While Cooper manages to escape, the viewer begins to realize that to survive isn’t the same thing as to live. The ordeal has changed him; he can’t get back into the flow of policing. Here the writing actually seems inconsistent with Cooper’s mythology. Of all the show’s characters, he seems like the one that might be able to bounce back from the kidnapping. One of the most brilliant moments in the show’s last season is that the viewer actually doesn’t see that he can’t bounce back at first.
In the season’s fourth episode, Cooper finds himself talking to a man who botched his own suicide. The man tells Cooper that he can’t stand the silence in his house since his wife left him. Because Cooper’s long-time boyfriend left him at the beginning of the season, it’s obvious that this move is foreshadowing some sort of change in Cooper’s life.
He’s been helping his former training officer, Hicks (Gerald McRaney), who is struggling with alcoholism and depression in the wake of his retirement and the death of his wife. Again and again, the show’s writers remind viewers of Cooper’s existential concerns by placing him in situations where he must interact with elderly people who have no one to care for them.
A Great Betrayal?
Now we’ve got to talk about that scene. Yes, that one. Nothing would make me happier than to tell you that the final scene of “Reckoning” is a terrible affront to Southland fans everywhere. But the truth is… it’s an essential scene. It’s the show at it’s best. Series creator Ann Biderman and the show’s writers never strayed from portraying basic realities of policing. One of these realities, unfortunately, is that mental health problems can spiral out of control given the daily stresses of being a cop.
It’s not insignificant that the thing that finally pushes Cooper over the edge is small. It’s just the disrespectful neighbors making noise again. In the face of everything that’s happened this season, though, there can be no normal confrontation between Cooper and the neighbor. He has been driven to the edge of his sanity. Many shows would have let Coop pull himself out of the mire, a better man than he was before. It wouldn’t be reality, but it would be nicer than watching one of our favorite characters shot dozens of times by fellow LAPD officers.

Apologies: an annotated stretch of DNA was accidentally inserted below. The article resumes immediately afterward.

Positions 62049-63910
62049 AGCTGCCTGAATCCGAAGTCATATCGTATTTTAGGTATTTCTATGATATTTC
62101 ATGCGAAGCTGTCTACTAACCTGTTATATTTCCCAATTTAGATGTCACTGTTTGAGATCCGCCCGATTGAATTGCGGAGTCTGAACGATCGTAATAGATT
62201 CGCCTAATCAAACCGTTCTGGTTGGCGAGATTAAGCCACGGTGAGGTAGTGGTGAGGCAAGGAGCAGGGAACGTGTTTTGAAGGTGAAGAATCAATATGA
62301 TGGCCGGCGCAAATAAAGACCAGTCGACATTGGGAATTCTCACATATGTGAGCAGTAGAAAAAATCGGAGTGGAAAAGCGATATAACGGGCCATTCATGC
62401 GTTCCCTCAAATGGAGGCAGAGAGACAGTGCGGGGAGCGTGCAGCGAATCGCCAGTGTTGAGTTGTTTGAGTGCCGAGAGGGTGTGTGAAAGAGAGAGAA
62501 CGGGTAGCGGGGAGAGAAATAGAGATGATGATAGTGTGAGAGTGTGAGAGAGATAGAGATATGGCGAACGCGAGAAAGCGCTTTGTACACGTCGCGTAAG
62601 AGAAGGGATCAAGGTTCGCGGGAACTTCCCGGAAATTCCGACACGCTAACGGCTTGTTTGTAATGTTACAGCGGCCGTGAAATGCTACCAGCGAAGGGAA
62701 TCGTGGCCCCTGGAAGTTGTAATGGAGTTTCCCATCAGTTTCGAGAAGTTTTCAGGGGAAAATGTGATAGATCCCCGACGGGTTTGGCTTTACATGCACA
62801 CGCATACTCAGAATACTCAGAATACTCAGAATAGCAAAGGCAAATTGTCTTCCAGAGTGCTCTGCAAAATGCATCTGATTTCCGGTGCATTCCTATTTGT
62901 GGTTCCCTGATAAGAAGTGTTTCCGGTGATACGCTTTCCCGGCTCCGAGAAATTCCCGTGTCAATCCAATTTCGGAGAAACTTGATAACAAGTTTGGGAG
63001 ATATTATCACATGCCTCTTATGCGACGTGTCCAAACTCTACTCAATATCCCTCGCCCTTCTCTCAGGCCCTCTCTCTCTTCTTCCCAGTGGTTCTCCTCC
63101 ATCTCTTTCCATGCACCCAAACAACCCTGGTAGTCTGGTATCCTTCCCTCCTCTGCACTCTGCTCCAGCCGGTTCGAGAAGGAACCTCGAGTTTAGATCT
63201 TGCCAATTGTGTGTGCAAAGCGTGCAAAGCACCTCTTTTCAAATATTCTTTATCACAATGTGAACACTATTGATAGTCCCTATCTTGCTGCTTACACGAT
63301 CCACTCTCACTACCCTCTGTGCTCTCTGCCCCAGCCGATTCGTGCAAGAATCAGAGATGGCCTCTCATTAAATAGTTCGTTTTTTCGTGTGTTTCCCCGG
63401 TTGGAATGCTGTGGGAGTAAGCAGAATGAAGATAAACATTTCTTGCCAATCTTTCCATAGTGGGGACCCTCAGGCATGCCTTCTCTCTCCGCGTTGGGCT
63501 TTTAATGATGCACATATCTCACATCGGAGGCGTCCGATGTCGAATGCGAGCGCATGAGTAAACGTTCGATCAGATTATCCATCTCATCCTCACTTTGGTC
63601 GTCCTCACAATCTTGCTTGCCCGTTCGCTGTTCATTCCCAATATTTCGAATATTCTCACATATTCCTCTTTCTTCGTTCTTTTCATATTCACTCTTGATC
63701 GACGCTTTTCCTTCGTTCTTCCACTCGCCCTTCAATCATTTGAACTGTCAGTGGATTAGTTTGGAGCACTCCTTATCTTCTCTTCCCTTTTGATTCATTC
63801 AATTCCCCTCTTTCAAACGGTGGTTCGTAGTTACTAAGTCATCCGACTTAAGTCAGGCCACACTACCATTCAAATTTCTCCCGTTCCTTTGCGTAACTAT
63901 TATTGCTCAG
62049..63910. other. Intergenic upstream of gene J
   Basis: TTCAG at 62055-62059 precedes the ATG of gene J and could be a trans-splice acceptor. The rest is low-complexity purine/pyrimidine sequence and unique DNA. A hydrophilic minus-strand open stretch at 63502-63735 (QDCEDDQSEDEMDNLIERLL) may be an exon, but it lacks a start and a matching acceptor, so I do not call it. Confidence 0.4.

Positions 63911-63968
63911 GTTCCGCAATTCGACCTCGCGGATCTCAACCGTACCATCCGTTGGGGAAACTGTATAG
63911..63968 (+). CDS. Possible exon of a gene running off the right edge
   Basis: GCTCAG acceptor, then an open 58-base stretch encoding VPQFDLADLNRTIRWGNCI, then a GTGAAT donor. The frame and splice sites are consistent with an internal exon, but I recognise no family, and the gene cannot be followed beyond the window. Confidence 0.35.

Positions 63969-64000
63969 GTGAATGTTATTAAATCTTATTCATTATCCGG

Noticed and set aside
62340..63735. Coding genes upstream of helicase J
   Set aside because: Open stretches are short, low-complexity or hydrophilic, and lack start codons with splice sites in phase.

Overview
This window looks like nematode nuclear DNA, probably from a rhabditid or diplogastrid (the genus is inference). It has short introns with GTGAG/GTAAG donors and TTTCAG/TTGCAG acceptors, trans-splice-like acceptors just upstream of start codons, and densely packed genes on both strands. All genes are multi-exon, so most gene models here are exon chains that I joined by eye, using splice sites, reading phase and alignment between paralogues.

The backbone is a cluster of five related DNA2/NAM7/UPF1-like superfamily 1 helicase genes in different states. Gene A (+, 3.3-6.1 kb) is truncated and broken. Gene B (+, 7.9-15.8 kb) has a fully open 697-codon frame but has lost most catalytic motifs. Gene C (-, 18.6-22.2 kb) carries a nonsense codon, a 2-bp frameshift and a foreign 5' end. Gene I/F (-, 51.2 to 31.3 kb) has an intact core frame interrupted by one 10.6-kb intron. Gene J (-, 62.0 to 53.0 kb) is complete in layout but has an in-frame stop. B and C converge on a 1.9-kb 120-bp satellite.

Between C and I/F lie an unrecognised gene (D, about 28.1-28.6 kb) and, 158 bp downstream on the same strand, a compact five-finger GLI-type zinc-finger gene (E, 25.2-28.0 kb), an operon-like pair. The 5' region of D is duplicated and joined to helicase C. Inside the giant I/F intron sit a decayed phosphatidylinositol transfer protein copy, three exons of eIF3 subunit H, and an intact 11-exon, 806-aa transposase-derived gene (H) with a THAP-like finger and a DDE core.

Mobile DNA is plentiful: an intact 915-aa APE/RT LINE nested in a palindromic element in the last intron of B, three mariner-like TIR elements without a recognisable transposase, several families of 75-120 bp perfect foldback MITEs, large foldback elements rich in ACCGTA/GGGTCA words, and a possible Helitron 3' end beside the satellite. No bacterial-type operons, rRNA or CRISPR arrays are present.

What had started as a minor altercation suddenly has implications that no one predicted. The show almost forces us to practice cognitive distance as we want to insist that what we see on the screen can’t possibly be happening. We know that this isn’t who Cooper is. The greatest affront of all for loyal fans is that Cooper’s name might be sullied by the show’s finalé. While it’s tough to watch, I don’t think it’s meant to undermine our affection for Coop.
While we watch this gut-wrenching scene, we are forced to understand that policing alters everyone caught up in it at an essential level. Cooper isn’t immune to the effects of the policing system just because he’s an officer. Southland teaches us that what we perceive as privileged subject positions carry their own set of contradictions and dangers. We see it this season with Sammy, who is engaged in a bitter custody battle for his son and takes some heat from internal affairs, and with McKenzie, who can’t parlay his early promise into a corruption-free career.
In its finalé more than ever, Southland demonstrates that the police procedural is inestimably more effective when it blurs ethical lines instead of simply glorifying corruption.
The DVD box set of Southland: The Fifth and Final Season includes minimal special features. Unaired scenes are available for the majority of the episodes. These deleted scenes are enjoyable because they give us an insider’s view of the show’s editing process. However, the remaining “Shooting in Progress” feauturette is a standard behind-the-scenes look at the show that doesn’t impress. This feauturette is a lot like other behind-the-scenes looks at the show that have appeared on DVD box sets for previous seasons.
It’s disappointing that there isn’t a retrospective look at the show or lengthier interviews with the actors here. Faithful Southland fans can only dream about an extended “Cudlitz’s Corner” special feature, the one extra that would have been especially meaningful for those who’ve followed the show since its pilot.